New vaccine shows promise against emerging, hypervirulent superbug
Bacteria are fast evolving resistance to antibiotics, and one of the most worrying of these so-called “superbugs” is Klebsiella pneumoniae. Once largely confined to hospitals, more deadly and drug-resistant forms of the bacteria are now spreading around the world. Thankfully a new vaccine has shown promise against the bug in tests on mice.
K. pneumoniae has been a pest in hospitals for years, often infecting patients there for other reasons. It causes some types of pneumonia, as well as infections of the bloodstream and liver, and has developed resistance to many antibiotics, including those considered our last line of defense. It was only really dangerous in children, the elderly, or those with weakened immune systems – until recently.
“For a long time, Klebsiella was primarily an issue in the hospital setting, so even though drug resistance was a real problem in treating these infections, the impact on the public was limited,” says David Rosen, co-author of the new study. “But now we’re seeing Klebsiella strains that are virulent enough to cause death or severe disease in healthy people in the community. And in the past five years, the really resistant bugs and the really virulent bugs have begun to merge so we’re beginning to see drug-resistant, hypervirulent strains. And that’s very scary.”
Since drugs have a hard time killing bacteria after they take hold, it’s probably a better idea to prevent them taking hold in the first place. So the researchers from Washington University in St. Louis set out to make a vaccine against K. pneumoniae. They targeted two particular strains – known as K1 and K2 – that together make up about 70 percent of all cases.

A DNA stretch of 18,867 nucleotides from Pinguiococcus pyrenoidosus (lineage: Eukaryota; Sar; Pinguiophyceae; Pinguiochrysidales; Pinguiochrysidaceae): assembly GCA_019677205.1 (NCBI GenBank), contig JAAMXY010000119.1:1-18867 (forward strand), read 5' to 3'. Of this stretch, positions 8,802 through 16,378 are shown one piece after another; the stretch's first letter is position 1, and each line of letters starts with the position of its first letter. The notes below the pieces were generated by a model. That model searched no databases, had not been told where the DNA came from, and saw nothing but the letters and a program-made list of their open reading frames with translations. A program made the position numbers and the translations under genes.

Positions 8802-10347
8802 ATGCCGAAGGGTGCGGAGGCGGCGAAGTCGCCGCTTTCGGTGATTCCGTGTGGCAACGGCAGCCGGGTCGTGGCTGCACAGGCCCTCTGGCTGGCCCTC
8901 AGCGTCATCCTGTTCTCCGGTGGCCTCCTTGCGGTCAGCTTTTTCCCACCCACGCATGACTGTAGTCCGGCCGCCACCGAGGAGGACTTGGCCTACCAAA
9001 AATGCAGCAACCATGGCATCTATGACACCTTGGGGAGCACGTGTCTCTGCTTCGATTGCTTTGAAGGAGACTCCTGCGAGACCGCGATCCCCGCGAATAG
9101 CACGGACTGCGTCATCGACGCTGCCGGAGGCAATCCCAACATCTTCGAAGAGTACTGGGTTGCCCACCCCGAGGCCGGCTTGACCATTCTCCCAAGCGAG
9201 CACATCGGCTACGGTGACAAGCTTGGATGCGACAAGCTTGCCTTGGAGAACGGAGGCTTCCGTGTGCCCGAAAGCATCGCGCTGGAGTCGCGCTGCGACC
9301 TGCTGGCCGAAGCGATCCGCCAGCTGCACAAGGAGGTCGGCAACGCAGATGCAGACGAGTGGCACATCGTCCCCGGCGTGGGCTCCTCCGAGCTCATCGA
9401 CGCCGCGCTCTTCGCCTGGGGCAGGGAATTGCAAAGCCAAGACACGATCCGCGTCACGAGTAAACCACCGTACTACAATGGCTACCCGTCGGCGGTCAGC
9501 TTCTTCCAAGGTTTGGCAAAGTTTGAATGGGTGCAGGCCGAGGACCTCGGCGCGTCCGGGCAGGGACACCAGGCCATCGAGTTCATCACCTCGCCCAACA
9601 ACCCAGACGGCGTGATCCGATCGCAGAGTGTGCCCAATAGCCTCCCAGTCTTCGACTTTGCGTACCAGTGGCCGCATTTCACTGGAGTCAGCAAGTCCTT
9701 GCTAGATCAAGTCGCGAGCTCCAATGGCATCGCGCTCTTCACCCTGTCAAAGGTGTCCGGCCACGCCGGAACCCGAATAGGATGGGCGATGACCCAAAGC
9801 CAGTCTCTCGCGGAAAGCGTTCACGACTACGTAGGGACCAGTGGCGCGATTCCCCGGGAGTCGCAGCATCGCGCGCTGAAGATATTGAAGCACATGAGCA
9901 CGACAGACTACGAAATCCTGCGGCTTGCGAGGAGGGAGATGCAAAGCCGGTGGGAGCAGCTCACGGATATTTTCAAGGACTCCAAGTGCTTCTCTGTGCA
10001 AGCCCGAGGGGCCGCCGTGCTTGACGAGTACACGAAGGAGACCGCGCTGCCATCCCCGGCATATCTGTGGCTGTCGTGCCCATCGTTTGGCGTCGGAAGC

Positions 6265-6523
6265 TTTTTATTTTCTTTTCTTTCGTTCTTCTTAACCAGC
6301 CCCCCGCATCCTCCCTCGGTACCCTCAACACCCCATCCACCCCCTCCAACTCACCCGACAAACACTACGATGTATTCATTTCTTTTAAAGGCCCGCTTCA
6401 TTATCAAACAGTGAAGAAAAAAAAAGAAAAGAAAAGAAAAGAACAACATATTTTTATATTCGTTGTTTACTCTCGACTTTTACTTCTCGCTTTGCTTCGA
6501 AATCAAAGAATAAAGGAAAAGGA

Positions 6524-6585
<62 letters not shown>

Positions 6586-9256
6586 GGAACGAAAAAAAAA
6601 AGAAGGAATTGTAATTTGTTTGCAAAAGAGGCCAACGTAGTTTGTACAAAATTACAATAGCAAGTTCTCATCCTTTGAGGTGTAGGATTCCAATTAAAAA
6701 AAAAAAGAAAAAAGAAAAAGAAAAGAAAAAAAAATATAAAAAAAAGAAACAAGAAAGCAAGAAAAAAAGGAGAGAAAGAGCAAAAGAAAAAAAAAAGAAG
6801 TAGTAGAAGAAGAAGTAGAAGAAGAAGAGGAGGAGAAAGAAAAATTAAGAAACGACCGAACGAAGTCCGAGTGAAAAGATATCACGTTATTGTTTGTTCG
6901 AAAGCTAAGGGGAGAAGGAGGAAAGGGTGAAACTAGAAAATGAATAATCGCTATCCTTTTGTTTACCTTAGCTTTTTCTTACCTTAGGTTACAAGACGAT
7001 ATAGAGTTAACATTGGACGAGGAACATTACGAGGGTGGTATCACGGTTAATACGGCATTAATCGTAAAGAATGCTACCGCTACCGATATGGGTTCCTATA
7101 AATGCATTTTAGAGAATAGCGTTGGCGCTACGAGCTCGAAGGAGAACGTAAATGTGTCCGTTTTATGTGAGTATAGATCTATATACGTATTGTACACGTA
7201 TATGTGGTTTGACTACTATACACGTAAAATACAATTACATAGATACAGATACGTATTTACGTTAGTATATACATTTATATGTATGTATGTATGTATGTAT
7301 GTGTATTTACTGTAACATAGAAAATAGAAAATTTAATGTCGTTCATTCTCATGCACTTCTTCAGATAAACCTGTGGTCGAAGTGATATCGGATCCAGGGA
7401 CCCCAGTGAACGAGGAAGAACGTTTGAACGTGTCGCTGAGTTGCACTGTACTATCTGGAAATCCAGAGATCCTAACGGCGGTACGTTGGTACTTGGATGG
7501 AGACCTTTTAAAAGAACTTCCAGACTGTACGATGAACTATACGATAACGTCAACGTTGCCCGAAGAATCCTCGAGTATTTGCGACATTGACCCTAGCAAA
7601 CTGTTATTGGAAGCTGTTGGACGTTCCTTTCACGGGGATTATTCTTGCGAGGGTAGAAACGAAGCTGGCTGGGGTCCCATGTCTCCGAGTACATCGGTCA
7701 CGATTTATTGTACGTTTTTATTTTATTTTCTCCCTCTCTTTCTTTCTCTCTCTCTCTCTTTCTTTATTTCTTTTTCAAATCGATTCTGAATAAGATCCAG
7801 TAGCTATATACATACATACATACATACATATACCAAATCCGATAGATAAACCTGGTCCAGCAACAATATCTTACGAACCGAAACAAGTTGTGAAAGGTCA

As with any vaccine, the idea is to train the patient’s immune system to recognize the invaders and be ready to fight them off before they even arrive. To do so, the team made the vaccine out of the sugars that normally coat the bacteria. These are connected to a certain protein that make the vaccine more effective, using a bacterial enzyme as a kind of glue. To speed up the chemical synthesis process, the researchers genetically engineered a strain of E. coli that produced the proteins and sugars for them.
Then the team tested it out on mice. They gave groups of 20 animals three doses of the vaccine, two weeks apart, while another group got a placebo. Next, they introduced small amounts of either K1 or K2 bacteria.
The researchers found that of the placebo group, only 20 percent of mice infected with K1 survived, and 70 percent of those with K2. The vaccinated mice fared better though, extending survival rates to 80 percent for K1 and 100 percent for K2.
“We are very happy with how effective this vaccine was,” says Mario Feldman, first author of the study. “We’re working on scaling up production and optimizing the protocol so we can be ready to take the vaccine into clinical trials soon.”
Ideally, the team hopes to get the vaccine up and running in humans before the K. pneumoniae potentially turns into a pandemic.
The research was published in the journal PNAS.